The next peak was in 2004, when Scotland won the Intercontinental Cup (absolutely obliterating both Kenya and Canada in the semi and final) and finished second in the Six Nations. 2005 brought an ICC Trophy victory and 2007 World Cup berth, and Scotland were rightly regarded as the best Associate in both the long and short format of the game. This was soon followed by a trough, what with elimination in the first round of the 2005 and 2006 Intercontinental Cups, and some serious bridesmaid duties in the European Championships and World Cricket League, either side of a series of poundings in the 2007 World Cup.
If you fast forward to the present day, the Scots lie fourth in the Intercontinental Cup and third, just a couple of wins away from landing an automatic World Cup qualification for 2015, and while they are yet to beat a Full Member in an ODI, they defeated Bangladesh in a Twenty20 off the back of a Richie Berrington onslaught. They have also enjoyed an influx of county talent thanks to a small tweak in eligibility rules.
Calum MacLeod developed his batting after being banned from bowling; now he does both.
The Scottish set-up is blessed with all-rounders. Richie Berrington, Preston Mommsen, Calum MacLeod (who is back bowling at last after action troubles), Majid Haq, Rob Taylor, Josh Davey, Matt Machan, Moneeb Iqbal, Michael Leask, Calvin Burnett, Neil Carter, Jan Stander, Gordon Goudie (who is apparently now a capable batsman too). You could literally fill an entire eleven with them and have some spare. There is a tendency for these players to be bits and pieces cricketers, but most, like Haq, Berrington, Mommsen and MacLeod have a lot to offer the team in at least one department. This means that you could easily pick a team that bats all the way down to eleven, and theoretically choose a wicket-keeper who is a specialist gloveman should you so desire.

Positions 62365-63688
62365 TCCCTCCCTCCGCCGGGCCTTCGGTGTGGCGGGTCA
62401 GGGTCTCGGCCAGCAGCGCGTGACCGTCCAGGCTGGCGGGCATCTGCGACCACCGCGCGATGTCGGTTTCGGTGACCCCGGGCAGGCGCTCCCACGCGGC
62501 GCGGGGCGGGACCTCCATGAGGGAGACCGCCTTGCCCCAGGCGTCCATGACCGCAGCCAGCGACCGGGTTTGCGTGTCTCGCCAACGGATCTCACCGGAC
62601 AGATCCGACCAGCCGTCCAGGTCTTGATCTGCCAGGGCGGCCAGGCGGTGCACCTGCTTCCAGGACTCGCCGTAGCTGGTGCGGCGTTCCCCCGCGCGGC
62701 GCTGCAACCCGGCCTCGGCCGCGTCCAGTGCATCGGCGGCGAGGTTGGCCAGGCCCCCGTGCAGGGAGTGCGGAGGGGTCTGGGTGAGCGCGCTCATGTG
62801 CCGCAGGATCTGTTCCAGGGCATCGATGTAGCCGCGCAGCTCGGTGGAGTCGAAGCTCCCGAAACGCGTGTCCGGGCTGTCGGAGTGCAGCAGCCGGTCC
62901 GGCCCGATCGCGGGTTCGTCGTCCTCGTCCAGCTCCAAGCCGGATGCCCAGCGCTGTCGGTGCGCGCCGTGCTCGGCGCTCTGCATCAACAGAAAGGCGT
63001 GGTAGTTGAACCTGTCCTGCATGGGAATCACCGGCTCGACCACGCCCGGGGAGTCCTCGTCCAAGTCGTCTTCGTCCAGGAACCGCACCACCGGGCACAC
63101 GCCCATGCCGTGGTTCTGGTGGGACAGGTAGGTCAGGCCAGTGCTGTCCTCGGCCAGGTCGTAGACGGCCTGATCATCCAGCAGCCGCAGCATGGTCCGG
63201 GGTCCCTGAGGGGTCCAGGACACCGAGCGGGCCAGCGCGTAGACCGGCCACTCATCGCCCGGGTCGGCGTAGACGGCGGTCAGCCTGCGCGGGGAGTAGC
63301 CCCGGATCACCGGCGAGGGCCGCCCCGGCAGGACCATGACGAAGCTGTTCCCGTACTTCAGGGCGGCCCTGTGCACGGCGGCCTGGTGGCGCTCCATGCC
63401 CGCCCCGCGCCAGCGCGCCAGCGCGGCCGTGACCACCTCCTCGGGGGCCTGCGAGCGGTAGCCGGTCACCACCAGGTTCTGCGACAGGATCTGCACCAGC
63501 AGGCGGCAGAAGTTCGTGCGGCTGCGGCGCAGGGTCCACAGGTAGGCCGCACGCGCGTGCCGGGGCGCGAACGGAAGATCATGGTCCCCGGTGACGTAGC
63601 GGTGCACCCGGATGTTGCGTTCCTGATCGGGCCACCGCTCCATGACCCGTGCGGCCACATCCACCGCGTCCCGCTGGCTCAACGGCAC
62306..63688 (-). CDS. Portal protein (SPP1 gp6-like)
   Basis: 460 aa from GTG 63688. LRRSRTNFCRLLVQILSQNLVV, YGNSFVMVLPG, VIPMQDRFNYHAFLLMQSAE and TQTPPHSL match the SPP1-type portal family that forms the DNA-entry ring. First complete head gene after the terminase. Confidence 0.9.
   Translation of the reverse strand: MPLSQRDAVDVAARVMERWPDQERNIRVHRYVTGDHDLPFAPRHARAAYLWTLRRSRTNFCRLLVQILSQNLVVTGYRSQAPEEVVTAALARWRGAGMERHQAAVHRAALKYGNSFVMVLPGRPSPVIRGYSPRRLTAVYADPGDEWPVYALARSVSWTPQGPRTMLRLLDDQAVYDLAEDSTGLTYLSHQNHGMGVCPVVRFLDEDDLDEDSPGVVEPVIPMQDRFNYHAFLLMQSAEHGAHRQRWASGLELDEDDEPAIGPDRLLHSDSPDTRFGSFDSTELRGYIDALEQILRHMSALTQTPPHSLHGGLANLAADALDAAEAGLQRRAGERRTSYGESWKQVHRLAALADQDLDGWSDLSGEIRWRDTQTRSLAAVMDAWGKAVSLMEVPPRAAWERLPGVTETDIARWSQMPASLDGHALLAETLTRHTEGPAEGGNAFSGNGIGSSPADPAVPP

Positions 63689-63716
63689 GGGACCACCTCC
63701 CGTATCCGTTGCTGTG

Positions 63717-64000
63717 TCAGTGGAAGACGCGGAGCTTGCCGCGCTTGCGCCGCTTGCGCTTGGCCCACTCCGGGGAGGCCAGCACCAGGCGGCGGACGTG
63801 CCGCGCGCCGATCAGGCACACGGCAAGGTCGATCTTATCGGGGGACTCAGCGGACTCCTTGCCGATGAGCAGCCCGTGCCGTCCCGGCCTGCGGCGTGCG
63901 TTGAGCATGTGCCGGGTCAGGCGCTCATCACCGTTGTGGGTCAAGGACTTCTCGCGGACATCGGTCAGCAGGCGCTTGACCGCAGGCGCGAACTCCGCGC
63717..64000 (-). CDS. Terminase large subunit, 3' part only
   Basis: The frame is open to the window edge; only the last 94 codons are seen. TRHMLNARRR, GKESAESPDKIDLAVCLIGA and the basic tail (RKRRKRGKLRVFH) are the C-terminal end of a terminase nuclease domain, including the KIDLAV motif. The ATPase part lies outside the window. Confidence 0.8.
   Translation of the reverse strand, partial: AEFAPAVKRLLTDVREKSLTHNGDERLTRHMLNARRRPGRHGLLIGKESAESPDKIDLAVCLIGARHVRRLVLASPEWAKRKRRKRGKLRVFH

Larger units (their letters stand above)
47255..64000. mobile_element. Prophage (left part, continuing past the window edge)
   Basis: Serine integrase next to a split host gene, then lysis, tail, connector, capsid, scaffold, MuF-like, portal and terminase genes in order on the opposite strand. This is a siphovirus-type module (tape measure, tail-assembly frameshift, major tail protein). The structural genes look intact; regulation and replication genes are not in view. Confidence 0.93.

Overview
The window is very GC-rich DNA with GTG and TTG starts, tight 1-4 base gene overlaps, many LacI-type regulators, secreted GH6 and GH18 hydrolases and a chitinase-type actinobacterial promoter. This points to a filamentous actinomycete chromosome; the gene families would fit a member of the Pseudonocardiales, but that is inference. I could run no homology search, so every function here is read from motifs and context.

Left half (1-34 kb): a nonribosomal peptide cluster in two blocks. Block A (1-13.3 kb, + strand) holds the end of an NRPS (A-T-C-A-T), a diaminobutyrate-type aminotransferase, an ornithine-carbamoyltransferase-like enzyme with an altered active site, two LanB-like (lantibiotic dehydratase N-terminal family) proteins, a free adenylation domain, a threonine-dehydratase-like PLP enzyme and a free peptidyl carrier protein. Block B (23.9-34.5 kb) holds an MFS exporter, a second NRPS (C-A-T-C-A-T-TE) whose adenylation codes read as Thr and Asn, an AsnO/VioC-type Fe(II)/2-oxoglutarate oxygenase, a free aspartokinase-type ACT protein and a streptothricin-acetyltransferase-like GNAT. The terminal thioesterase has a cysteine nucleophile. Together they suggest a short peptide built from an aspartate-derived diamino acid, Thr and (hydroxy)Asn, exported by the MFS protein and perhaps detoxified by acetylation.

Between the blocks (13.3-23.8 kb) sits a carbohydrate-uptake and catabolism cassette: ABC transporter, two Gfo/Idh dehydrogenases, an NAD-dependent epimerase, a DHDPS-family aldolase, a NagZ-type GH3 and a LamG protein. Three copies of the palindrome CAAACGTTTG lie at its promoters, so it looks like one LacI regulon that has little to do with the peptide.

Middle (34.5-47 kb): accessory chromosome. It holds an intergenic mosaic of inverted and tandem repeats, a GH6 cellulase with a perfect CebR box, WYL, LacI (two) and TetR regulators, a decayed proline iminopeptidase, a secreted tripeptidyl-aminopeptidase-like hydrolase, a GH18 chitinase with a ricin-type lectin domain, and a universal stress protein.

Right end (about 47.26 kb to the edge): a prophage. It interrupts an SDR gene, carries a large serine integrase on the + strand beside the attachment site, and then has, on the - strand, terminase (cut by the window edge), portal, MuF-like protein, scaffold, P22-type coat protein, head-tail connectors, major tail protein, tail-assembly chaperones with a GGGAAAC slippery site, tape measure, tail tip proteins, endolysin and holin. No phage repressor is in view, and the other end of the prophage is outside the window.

Despite all these options, the Scottish selectors seem from an outside viewpoint to make many baffling decisions. For instance, batting Gordon Goudie at three is almost as baffling as having Calum MacLeod at eight, especially when the latter has a T20 century and ODI 99 not out for Scotland, while the former has not so much as a fifty. Also, with so many players seemingly of the same level, it can be somewhat difficult to pick your best eleven. For sure, Kyle Coetzer and Majid Haq should be inked in on that sheet, but after that, whom? You could probably take your pick from up to thirty names.
Recently, the most dependable Scotsman has been Majid Haq and his off-breaks, but the one who is really capable of turning a game is Kyle Coetzer. The opener has been a class up when he's represented his country, which is reflected in his ODI batting average of 48. His 133 against Afghanistan's vaunted bowlers was something to behold, and an 89 against Ireland two years ago was enough to overturn the momentum created by a Paul Stirling century and earn Scotland a surprise win. Now appointed as captain, we shall see if the responsibility helps or hinders his play.
The club scene in Scotland is large and well-developed, but has quite a poor record of producing international-ready players. In response, Cricket Scotland created an all-new Pro Series between two completely artificial teams, the "Reivers" and "Highlanders". The Pro Series has so far been very low-key, not helped by a postponement and a washout. Hopefully, it will gather momentum, but I much prefer domestic competitions with geographical-based teams, like the Interpros.
Scotland cannot afford to be overly dependant on Machan, Taylor, Carter, Murphy, Coughtrie and Wardlaw coming through from county cricket. They need to continue developing young Scottish talent like Ryan Flannigan, Ewan Chalmers and Freddie Coleman. Some consistency in selection would be nice, too - it's no good for someone like Calum MacLeod to play two successive matches, one as a specialist batsman and one as a specialist bowler. Without a clearly defined role, these players will not be able to produce their best.
Scotland are a team in flux desperately looking to settle back down after introducing half a line-up of new talent. One team who are in terminal decline are Bermuda and they will be the next stop on the Road Trip; until then, goodbye.